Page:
Pet Columns, Office of Public Engagement, College of Veterinary Medicine at the University of Illinois at Urbana-Champaign

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Treatment for Cataracts Is Not Just For Humans Anymore!


Pet Column for the week of April 15, 2002

Related information:

Services - Ophthalmology

Office of Public Engagement
2001 S. Lincoln Ave.
Urbana, Illinois 61802
Phone: 217/333-2907
Jennifer Stone
Information Specialist

You may be aware of someone who has experienced the joy of the restoration of vision after cataract surgery, but what about animals that get cataracts?

In the past, cataracts could mean the end to playing catch with the dog. Even worse, it could mean the end of a productive career as a working dog or seeing-eye companion. Today, however, the very same cataract treatments available to humans are also available for animals.

Nevertheless, most animals can live normal lives without their vision, according to Dr. Paul Gerding, a board-certified veterinary ophthalmologist at the University of Illinois Veterinary Teaching Hospital in Urbana. "Before proceeding with cataract surgery for your pet, it is important to realize that while obscured vision or blindness in a human can be life changing, this condition in a dog or a cat will typically have less of an effect on their quality of life," he says. "I have a wonderful 16-year-old Labrador retriever who has been blind about 8 years. She plays, runs, and has even hunted without her vision!"

Most pets that lose their vision adapt quite well and can memorize the layout of a house, yard, and other familiar places. The best thing that can be done for animals that are visually impaired is to provide a safe, stable environment. Avoid moving furniture around in the house, keep the animal on a leash when outdoors, and watch traffic carefully. It is even possible to play with animals that have lost their vision using toys with bells in them.
Dr. Gerding says, "These animals seem to develop their other senses more acutely to compensate for their lack of vision."

Cataracts are defined as any opacity in the lens of the eye and are often detected when the eye looks cloudy. In general, once a cataract has developed, there is no way to eliminate it except for a surgical procedure in which the lens is removed. Once formation of a cataract has begun, most will progress to obscure vision completely, although it is difficult to predict how quickly that will happen. While of cataracts most often occur in older people and animals, it is possible for an animal of any age to develop them.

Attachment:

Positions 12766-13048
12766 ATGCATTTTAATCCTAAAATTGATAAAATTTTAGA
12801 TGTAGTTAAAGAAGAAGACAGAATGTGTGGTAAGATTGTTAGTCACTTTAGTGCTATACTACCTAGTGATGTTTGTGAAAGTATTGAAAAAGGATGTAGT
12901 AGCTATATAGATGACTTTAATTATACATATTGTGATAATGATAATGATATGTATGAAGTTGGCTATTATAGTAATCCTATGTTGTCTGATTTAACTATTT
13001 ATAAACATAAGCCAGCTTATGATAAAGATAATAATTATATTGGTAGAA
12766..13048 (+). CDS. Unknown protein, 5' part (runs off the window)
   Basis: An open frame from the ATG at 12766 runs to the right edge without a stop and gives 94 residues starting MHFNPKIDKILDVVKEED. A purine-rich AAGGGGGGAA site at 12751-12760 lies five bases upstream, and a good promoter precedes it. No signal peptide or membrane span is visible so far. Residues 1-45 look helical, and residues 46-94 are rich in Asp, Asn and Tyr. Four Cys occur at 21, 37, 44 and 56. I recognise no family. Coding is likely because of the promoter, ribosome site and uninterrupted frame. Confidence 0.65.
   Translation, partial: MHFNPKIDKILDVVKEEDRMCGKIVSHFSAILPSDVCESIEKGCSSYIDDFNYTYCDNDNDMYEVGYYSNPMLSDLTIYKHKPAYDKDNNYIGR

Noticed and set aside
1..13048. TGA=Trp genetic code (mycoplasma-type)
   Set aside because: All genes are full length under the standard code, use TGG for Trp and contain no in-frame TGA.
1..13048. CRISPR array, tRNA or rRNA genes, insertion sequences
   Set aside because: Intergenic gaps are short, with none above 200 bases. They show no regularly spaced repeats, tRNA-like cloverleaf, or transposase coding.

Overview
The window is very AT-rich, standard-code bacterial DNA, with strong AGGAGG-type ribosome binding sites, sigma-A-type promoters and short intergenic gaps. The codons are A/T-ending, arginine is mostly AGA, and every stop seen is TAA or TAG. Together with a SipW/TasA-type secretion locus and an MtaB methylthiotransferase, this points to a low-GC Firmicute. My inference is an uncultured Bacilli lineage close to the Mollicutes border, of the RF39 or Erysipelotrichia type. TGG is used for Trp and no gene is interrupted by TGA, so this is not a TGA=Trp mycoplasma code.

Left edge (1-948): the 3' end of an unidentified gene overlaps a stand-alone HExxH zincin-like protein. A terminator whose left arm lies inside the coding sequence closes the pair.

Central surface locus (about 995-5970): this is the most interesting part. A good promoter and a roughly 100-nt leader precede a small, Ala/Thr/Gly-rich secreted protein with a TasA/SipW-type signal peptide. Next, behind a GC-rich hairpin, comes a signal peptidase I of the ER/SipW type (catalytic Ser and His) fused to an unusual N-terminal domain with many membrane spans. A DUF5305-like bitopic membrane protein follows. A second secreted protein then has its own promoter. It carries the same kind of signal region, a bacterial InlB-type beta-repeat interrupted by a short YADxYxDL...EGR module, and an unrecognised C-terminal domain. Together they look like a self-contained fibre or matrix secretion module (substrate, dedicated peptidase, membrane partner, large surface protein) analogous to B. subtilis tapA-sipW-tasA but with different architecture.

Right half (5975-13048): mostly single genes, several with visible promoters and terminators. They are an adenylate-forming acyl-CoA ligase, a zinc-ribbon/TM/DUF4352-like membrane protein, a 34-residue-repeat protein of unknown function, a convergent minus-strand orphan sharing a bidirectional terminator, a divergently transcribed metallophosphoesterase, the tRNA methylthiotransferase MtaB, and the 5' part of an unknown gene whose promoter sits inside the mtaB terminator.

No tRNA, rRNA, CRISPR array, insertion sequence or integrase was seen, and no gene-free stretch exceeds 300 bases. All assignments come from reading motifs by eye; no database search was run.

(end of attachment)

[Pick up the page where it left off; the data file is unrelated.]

The causes of cataracts are numerous and include genetic predisposition, traumatic injury, diabetes, toxins, and radiation therapy for cancer. In addition, cataracts can occur in most animal species. Dr. Gerding says, "We have done cataract surgery on almost every animal you can think of, including cats, dogs, horses, birds, reptiles, ferrets, camels, and even lions and tigers!"

At the Veterinary Teaching Hospital at the University of Illinois uses the same type of machine that is used for removing human cataracts to treat cataracts in animals. This instrument uses ultrasonic sound waves to break down and remove the lens from the eye. New synthetic lenses are then implanted inside the eye to replace the original lens. "Even without the implant, an animal that has had the cloudy lenses removed will see much better than an animal with advanced cataracts," says Dr. Gerding.

The lens allows the eye to focus on objects, especially ones that are very close. "An animal without lenses may see the mailman walking down the street clearly but may have trouble focussing on the stairs up close," says Dr. Gerding. Because animals rely on their focusing ability much less than humans do, not having a replacement lens may not be a problem to them. However, it still makes sense to go ahead and put in the implants for optimum vision. In addition, since most pets will develop cataracts in both eyes, it is more cost effective to perform surgery on both eyes at the same time, because the bulk of the cost of surgery comes from the sterile equipment involved, which will be discarded after surgery. The cost difference between correcting one eye or both eyes is small.

While leaving a cataract in the eye is a choice, it is important to realize that the cataract can be a source of inflammation. As the cataract worsens, it can leak proteins. The body then recognizes these proteins as a foreign substance and mounts an immune response against them, causing inflammation. Animals with cataracts should be monitored carefully for signs of inflammation and may need to be medicated periodically for the rest of their lives.

Getting treatment for a pet's cataracts is a decision each pet owner must make. If your pet has cataracts and you think you may want to restore the animal's vision, it is best to do so early, while the cataract is immature. "We have the best success with cataract surgery when the condition is noticed and treated as early as possible," says Dr. Gerding.

If you think that your pet may have cataracts, or you would like more information on cataract surgery, please contact your local veterinarian or the University of Illinois's Veterinary Teaching Hospital at 217/333-5300.